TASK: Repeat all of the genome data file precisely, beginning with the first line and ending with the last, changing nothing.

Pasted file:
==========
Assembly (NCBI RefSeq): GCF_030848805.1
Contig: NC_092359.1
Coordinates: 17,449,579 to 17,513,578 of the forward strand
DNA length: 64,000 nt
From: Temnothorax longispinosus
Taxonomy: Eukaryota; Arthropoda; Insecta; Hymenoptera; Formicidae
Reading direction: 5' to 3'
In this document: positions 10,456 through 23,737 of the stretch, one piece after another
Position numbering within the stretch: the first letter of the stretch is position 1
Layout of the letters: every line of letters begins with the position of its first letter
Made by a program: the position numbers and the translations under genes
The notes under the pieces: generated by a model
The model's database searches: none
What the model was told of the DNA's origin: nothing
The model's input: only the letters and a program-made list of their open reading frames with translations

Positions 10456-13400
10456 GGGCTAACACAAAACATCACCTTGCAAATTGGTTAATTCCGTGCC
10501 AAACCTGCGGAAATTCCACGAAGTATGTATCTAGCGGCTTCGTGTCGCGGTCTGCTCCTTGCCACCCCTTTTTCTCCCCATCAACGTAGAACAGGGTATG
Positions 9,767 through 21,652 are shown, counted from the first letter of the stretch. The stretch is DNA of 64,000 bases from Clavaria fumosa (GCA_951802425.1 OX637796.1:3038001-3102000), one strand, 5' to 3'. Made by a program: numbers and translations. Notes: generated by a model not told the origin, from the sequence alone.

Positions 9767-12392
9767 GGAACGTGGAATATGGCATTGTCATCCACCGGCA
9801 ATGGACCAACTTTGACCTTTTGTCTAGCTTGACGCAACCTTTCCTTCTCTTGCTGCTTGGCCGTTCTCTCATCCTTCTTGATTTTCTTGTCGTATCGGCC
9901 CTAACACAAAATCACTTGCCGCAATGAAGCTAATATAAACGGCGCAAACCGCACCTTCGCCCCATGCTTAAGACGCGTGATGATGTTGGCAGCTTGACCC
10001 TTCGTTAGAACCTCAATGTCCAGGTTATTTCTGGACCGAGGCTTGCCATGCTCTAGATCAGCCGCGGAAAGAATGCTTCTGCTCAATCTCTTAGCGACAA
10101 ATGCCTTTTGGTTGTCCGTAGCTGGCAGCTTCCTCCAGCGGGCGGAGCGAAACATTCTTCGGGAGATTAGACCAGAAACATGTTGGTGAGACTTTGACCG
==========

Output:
Assembly (NCBI RefSeq): GCF_030848805.1
Contig: NC_092359.1
Coordinates: 17,449,579 to 17,513,578 of the forward strand
DNA length: 64,000 nt
From: Temnothorax longispinosus
Taxonomy: Eukaryota; Arthropoda; Insecta; Hymenoptera; Formicidae
Reading direction: 5' to 3'
In this document: positions 10,456 through 23,737 of the stretch, one piece after another
Position numbering within the stretch: the first letter of the stretch is position 1
Layout of the letters: every line of letters begins with the position of its first letter
Made by a program: the position numbers and the translations under genes
The notes under the pieces: generated by a model
The model's database searches: none
What the model was told of the DNA's origin: nothing
The model's input: only the letters and a program-made list of their open reading frames with translations

Positions 10456-13400
10456 GGGCTAACACAAAACATCACCTTGCAAATTGGTTAATTCCGTGCC
10501 AAACCTGCGGAAATTCCACGAAGTATGTATCTAGCGGCTTCGTGTCGCGGTCTGCTCCTTGCCACCCCTTTTTCTCCCCATCAACGTAGAACAGGGTATG
Positions 9,767 through 21,652 are shown, counted from the first letter of the stretch. The stretch is DNA of 64,000 bases from Clavaria fumosa (GCA_951802425.1 OX637796.1:3038001-3102000), one strand, 5' to 3'. Made by a program: numbers and translations. Notes: generated by a model not told the origin, from the sequence alone.

Positions 9767-12392
9767 GGAACGTGGAATATGGCATTGTCATCCACCGGCA
9801 ATGGACCAACTTTGACCTTTTGTCTAGCTTGACGCAACCTTTCCTTCTCTTGCTGCTTGGCCGTTCTCTCATCCTTCTTGATTTTCTTGTCGTATCGGCC
9901 CTAACACAAAATCACTTGCCGCAATGAAGCTAATATAAACGGCGCAAACCGCACCTTCGCCCCATGCTTAAGACGCGTGATGATGTTGGCAGCTTGACCC
10001 TTCGTTAGAACCTCAATGTCCAGGTTATTTCTGGACCGAGGCTTGCCATGCTCTAGATCAGCCGCGGAAAGAATGCTTCTGCTCAATCTCTTAGCGACAA
10101 ATGCCTTTTGGTTGTCCGTAGCTGGCAGCTTCCTCCAGCGGGCGGAGCGAAACATTCTTCGGGAGATTAGACCAGAAACATGTTGGTGAGACTTTGACCG